The Southeastern Conference Presidents and Chancellors, acting unanimously, announced today that Texas A&M University will join the Southeastern Conference effective July 1, 2012, with competition to begin in all sports for the 2012-13 academic year.
“Learn from yesterday, live for today, hope for tomorrow. The important thing is not to stop questioning.”
Learn from yesterday...
Michigan is undefeated again in September and yet I am nervous for the future. Perhaps because similar starts to the last two seasons filled me with unbridled optimism for Michigan's return to the nations' elite. Mayhap the reason is that for a second week in a row I felt like the final score did not accurately reflect the play on the field. Michigan won by a lot but didn't get much play for their reserves, Devin Gardner most notably. I am made nervous by Denard's heavy load running the ball and seeming inability to hit the broad side of a barn down field, to the sideline, or even on screen passes. Looking closer at each aspect of Michigan's play:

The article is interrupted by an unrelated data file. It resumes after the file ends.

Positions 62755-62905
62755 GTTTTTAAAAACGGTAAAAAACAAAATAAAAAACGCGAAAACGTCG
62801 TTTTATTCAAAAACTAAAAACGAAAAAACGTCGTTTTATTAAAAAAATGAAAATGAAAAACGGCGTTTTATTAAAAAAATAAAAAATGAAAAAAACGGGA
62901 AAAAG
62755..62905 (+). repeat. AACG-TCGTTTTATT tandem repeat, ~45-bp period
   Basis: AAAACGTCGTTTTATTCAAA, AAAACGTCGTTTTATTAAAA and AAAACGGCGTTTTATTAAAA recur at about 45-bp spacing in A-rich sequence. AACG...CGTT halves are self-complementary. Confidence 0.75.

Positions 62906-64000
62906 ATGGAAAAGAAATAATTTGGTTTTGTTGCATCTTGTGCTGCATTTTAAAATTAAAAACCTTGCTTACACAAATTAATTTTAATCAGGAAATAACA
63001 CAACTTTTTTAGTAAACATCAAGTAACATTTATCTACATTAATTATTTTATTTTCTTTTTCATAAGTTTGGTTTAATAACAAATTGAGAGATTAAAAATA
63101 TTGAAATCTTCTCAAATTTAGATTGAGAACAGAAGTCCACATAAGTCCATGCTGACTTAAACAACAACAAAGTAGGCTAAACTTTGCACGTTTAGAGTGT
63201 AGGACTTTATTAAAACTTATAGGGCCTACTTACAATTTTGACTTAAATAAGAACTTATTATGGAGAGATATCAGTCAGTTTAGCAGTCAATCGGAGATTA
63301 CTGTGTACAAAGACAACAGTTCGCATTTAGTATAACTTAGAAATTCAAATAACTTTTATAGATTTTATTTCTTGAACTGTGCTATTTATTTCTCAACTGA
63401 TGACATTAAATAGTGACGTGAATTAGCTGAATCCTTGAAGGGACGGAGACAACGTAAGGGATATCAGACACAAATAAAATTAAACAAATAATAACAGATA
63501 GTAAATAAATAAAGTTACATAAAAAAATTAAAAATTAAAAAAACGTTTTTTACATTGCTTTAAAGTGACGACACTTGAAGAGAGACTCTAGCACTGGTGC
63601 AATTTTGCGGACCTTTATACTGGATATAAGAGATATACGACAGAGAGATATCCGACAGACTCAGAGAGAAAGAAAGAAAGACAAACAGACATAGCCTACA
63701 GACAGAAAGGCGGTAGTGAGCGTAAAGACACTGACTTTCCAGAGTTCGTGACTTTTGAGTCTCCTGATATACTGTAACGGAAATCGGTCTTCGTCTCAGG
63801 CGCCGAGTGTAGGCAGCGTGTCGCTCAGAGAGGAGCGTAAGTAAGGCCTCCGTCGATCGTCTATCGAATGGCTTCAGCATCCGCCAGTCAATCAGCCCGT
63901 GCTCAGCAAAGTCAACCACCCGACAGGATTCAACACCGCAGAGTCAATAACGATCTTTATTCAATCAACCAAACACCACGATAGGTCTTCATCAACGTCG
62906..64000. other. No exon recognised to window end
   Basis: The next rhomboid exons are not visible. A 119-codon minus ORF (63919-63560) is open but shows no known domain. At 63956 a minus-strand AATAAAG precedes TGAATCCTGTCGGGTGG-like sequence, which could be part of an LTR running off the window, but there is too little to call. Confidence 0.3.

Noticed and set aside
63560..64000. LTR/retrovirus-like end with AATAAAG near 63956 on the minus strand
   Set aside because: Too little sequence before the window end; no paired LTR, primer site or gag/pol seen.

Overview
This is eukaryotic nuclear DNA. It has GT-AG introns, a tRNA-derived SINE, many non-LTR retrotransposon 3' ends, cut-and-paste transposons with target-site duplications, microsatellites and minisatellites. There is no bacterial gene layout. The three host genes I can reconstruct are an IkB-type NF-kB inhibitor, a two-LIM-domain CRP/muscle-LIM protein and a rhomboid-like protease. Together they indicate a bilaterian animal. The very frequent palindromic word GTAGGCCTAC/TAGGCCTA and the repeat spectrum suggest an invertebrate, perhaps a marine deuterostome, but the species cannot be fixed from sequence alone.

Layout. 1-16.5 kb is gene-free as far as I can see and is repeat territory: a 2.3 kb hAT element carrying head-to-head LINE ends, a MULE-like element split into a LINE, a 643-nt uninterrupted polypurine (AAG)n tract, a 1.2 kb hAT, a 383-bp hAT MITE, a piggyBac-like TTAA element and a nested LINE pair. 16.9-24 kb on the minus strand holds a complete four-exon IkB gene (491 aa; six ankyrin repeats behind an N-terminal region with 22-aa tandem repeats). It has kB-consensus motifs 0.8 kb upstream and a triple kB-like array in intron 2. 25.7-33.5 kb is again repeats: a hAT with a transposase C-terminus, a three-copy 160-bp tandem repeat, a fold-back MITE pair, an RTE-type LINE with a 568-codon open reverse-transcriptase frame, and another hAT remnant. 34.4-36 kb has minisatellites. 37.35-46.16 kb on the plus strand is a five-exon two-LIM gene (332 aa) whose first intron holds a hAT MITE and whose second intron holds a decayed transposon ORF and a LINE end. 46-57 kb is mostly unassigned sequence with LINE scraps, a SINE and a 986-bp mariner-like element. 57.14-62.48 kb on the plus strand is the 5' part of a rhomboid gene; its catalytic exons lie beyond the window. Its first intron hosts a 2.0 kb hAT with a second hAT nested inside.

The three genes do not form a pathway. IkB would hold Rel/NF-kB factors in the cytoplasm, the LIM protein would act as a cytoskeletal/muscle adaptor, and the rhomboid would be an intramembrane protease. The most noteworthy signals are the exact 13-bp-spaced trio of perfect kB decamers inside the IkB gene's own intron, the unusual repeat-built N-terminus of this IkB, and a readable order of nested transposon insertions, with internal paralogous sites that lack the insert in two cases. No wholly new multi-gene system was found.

- Michigan's defense is the most awesome "bend-but-don't-break" defense I have ever seen so far. Seriously, allowing 11 trips by SDSU's offense into Michigan territory and yielding only 7 points is both extremely lucky (no doubt at least partly true) and also a part of a trend at this point. Turnovers are the key of course, coupled with keeping the play in front of them/not giving up the big play. SDSU was the first team to win the TO battle against Michigan this season, but only because the stat doesn't include TOs on downs. Michigan forced three of those by jumping out to a big lead and by getting big stops at points on the field where SDSU was almost compelled to go for it on 4th down. The reason for this success is owed in large part to the longest plays given up Saturday being 30 yards, both on the ground and through the air. This defense makes big plays, but more importantly they give themselves enough chances to make them.